Building a new storage tank and new sewer pipeline to safeguard the Duwamish River
May 18, 2016
We have come to a major milestone on the project: construction activities are beginning this week on the Bayview portion of the project.
The first activity you will notice is the removal of the small building between the Bartells and Mutual Fish on Rainier Ave S. Additional work that includes some lane closures on Rainier Avenue S and S Bayview Street will begin shortly afterwards. Lane closures of longer than 30 minutes will be done during the weekend hours listed below. Updates about this work and next steps will be provided as construction progresses.
Work hours for this part of the project:
Regular work hours fall between 7:00 AM and 3:30 PM Monday through Friday. Work that alters traffic in Rainier Ave. S. for less than 30 minutes (e.g. traffic may be stopped while a truck backs into a driveway) may take place during regular work hours.
Weekend hours: work in Rainier Ave. S. and S. Bayview St. will only occur between 5:00 PM on Saturday evening and 2:00 AM on Monday morning. During weekend hours, traffic may be reduced to one lane.
This project will keep sewage and stormwater out of the Duwamish River. A new sewer pipe will be installed near the intersection of Rainier Ave. S. and S. Bayview St. to send sewage and stormwater from a pipe that gets full during storms to another pipe that has more room.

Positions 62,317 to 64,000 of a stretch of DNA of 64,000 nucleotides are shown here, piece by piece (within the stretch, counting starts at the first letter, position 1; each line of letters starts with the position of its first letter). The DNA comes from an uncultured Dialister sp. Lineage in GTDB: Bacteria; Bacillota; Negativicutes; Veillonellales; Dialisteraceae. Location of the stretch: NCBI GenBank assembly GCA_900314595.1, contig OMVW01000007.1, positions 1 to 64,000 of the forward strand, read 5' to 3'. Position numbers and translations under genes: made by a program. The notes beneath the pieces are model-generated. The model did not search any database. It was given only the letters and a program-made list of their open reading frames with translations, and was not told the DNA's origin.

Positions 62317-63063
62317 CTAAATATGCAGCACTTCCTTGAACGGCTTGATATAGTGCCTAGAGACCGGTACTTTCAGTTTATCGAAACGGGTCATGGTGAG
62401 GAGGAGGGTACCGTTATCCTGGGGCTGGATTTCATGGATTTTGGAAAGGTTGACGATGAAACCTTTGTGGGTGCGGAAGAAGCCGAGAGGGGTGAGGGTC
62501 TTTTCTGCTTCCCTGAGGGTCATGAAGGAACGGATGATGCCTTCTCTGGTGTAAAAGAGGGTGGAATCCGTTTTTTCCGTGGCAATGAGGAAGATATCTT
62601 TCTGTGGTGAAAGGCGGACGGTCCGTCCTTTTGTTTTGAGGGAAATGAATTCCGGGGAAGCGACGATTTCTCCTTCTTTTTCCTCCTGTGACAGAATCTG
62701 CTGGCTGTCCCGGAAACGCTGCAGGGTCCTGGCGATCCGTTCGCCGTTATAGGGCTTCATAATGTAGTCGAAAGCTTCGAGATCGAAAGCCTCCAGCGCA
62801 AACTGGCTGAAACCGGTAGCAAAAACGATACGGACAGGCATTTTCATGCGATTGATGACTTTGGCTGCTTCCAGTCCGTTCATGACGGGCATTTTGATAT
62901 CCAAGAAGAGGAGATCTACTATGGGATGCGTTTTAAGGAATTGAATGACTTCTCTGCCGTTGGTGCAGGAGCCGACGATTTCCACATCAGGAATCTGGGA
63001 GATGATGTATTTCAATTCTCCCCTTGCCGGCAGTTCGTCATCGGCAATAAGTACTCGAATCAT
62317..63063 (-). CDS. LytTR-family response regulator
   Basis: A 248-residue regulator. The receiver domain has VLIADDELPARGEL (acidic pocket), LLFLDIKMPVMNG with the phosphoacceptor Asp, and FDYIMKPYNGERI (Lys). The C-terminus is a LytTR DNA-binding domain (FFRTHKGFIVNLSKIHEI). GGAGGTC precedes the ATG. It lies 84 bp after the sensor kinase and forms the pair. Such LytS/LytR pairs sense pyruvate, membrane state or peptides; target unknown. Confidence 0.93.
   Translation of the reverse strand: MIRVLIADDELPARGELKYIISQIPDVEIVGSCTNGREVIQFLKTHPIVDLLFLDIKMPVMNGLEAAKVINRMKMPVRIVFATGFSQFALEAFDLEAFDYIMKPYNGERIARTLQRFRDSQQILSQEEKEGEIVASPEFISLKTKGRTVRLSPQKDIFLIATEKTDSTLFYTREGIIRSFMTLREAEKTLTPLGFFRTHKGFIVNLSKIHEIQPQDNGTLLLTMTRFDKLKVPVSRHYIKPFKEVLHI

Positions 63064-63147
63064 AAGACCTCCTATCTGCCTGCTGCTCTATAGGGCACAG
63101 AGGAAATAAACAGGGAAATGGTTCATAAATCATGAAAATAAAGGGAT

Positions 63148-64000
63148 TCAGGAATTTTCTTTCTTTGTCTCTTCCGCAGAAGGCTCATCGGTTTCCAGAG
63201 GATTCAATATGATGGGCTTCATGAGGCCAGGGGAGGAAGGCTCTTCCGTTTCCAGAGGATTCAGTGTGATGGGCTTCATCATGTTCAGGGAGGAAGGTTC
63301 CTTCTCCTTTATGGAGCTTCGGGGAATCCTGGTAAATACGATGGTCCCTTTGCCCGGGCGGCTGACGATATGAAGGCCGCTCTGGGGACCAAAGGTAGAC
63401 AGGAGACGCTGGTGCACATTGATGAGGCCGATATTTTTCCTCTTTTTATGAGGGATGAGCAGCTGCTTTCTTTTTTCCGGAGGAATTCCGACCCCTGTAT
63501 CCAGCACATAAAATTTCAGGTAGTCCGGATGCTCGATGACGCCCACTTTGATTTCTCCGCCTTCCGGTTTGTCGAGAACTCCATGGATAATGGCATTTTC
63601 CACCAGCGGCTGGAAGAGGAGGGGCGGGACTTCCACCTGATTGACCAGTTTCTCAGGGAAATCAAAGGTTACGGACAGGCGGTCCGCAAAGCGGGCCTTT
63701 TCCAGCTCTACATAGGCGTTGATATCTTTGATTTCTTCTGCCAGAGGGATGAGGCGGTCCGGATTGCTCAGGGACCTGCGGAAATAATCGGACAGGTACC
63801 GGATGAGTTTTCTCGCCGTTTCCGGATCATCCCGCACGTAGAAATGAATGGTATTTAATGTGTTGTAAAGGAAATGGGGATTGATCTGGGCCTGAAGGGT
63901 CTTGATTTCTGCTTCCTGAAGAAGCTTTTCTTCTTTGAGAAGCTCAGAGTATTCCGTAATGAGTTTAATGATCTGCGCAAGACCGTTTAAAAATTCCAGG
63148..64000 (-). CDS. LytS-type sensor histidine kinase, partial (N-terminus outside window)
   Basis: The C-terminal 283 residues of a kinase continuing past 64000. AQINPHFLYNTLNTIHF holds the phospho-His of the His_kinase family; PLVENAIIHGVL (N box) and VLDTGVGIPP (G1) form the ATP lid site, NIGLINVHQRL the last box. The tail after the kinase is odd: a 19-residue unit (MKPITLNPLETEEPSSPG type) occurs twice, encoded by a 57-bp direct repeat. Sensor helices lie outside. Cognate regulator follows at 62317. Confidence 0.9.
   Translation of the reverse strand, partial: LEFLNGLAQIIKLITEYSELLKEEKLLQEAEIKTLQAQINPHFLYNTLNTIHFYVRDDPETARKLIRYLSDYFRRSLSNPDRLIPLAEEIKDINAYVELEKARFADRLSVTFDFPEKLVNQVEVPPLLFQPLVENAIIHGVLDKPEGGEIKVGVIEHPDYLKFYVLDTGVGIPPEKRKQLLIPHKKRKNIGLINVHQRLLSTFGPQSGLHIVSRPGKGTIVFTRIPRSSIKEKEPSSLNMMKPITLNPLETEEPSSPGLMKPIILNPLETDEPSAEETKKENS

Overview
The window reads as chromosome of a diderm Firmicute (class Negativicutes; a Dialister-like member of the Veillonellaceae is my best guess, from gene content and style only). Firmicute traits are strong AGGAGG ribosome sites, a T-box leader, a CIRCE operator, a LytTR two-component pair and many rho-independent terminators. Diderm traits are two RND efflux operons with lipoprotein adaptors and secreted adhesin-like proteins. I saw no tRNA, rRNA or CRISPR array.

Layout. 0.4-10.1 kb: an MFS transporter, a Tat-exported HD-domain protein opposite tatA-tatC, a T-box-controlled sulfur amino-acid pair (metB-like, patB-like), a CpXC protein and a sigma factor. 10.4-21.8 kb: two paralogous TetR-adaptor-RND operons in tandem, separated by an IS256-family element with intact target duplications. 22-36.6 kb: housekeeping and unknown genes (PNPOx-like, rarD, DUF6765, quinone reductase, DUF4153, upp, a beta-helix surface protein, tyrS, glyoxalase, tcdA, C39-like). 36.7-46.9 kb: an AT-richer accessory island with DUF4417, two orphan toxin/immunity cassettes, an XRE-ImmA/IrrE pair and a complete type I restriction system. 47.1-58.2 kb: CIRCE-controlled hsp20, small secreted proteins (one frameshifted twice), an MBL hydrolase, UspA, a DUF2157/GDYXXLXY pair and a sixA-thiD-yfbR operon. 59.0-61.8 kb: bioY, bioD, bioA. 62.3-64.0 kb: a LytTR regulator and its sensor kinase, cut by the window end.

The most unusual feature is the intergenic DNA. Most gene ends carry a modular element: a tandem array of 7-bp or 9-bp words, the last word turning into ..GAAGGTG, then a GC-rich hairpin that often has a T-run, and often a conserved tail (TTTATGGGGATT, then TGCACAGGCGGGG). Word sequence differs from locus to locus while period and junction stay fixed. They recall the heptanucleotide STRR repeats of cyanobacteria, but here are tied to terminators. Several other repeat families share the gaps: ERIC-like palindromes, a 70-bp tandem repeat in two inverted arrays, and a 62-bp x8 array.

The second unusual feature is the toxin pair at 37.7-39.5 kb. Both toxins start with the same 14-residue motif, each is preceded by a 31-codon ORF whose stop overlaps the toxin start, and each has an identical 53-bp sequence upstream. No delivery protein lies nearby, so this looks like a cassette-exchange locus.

A storage tank at the intersection of S. Hanford St. and S. 27th Ave. will catch any remaining extra sewage and stormwater to keep sewage and stormwater out of the Duwamish River.
King County’s pipes in Rainier Valley and elsewhere to send sewage and stormwater to a treatment plant in Magnolia to be cleaned. Pipes in the northern Rainier Valley get too much stormwater during storms and spill into the Duwamish River. These spills are called “Combined Sewer Overflows” or CSOs. King County will build new pipes and a new 340,000 gallon storage tank to keep more pollution out of the Duwamish.
Contact with raw sewage and stormwater can make people sick. Unless they are cleaned at a treatment plant, sewage and stormwater can also harm Puget Sound, Lake Washington and the Duwamish River. The pipes and plants we have to clean sewage and stormwater help keep us healthy.
Cleans up the Duwamish River
The new pipes and tank will avoid CSOs from Rainier Valley and keep sewage and stormwater out of the Duwamish River. They will keep the Duwamish River cleaner by keeping millions of gallons of water pollution out of the river each year (on average).
The County has different tools it can use to keep Rainier Valley’s sewage and stormwater out of the Duwamish River. Not every tool is right for every neighborhood. The Rainier Valley facility must work for a big, very busy area where a lot of people live and work.